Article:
There are two key planks in our philosophy of resource development. The first is our practice of writing our own resources instead of taking existing English resources and simply translating them into Khmer. While many folks do work with translated resources from other languages and contexts (which can be helpful to a limited degree), we seek to directly address questions and objections raised in our ministry context. Our desire is to develop resources that “scratch where it itches.”

A second plank is our desire to get the resources into three formats: written, audio, and visual. Though we certainly want to encourage reading, many Cambodians are either illiterate or functionally illiterate (they can read but are not skilled with reading comprehension) and thus prefer to listen or watch. The SWOJ now has a YouTube channel in both Khmer and Thai, and a Facebook and Sermon Audio page in Khmer where we put our resources.

Other Resource Projects

Most of our current resources would be classified as “pre-evangelism” tracts that focus on answering common objections. Besides the Honoring Parent tract mentioned above, we have written The Ancient Path tract which addresses the question, “If Christianity is better than Buddhism, why is Buddhism over 500 years older?” This tract explains that in the very beginning everyone’s ancestors knew the one, true and living God of the Bible—the Ancient Path. The tract also explains that even though Jesus was born as a human over 500 years after Buddha, Jesus not only existed before Buddha but existed from all eternity! By God’s grace, these tracts have had widespread distribution throughout Cambodia and Thailand!

We have also developed an initial discipleship booklet with five lessons that teach a professing believer about baptism and church membership. Each lesson addresses common misunderstandings and temptations faced by young Cambodian Christians.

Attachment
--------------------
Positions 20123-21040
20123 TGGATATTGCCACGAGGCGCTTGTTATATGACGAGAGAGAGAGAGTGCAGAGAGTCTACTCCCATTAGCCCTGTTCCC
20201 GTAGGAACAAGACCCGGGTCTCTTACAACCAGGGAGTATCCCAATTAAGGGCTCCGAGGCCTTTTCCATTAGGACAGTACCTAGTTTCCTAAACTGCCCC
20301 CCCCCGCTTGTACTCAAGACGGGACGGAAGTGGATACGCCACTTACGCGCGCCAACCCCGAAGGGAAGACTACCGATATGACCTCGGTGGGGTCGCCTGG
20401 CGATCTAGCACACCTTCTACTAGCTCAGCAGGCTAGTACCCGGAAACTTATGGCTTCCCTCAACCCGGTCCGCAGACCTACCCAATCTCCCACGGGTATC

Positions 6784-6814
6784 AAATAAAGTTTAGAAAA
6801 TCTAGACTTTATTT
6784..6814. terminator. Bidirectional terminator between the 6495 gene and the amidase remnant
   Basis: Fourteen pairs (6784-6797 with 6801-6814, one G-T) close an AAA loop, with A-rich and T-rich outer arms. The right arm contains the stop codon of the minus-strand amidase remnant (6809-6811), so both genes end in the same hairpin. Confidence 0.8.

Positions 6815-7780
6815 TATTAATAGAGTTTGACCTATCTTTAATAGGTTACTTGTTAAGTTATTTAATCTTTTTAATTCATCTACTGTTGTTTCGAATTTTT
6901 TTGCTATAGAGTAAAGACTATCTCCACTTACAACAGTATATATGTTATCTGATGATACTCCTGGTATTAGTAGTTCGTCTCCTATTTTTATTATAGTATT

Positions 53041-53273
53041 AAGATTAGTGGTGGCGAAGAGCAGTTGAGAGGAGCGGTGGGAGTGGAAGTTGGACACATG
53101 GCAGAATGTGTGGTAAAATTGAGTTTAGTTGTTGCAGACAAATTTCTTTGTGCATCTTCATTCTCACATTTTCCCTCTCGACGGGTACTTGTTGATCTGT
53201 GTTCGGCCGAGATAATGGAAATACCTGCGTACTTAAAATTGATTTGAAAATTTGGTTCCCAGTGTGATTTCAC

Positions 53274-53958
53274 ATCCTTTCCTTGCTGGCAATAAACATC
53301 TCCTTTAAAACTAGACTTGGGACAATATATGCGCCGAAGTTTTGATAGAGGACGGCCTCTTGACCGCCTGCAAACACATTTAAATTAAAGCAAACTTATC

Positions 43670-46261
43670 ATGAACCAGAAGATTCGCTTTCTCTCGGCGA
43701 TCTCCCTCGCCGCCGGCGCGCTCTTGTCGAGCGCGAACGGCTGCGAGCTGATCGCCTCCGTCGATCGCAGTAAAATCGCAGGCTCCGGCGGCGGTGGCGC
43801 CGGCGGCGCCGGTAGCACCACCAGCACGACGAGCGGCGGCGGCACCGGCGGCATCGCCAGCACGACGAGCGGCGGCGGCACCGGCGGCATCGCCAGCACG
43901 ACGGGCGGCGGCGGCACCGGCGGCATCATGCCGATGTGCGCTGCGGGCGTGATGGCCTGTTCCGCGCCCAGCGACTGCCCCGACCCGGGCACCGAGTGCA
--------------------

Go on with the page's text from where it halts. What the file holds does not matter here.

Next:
In addition, one of our men developed a thorough answer to the question of whether Christians should drink alcoholic beverages.” This is a huge issue in Cambodia that is not only hurting the country but also the church.2

We praise the Lord for the opportunity we have had to “do the work of an evangelist” in our context with the development of Christian resources. Before we have printed a particular resource, we usually have taught through the materials with Cambodian Christians and gleaned their feedback. This has improved the resource in many ways. Though we as missionaries strive to become bicultural, we long for the day when we will have mature Cambodian and Thai believers not only helping with editing but also writing resources for their own people. There is still much work to be done!

I hope these thoughts will encourage you to do the work of an evangelist and fulfill the Great Commission where God has strategically placed you.


1 The author has written a 49-page booklet entitled Do the Work of an Evangelist: Context-Sensitive Gospel Communication with those from a Folk Buddhist Worldview. It is available in paperback or on Kindle at the following link:

2 For a brief description and downloads of all of our resources, see (for Khmer) and (for Thai).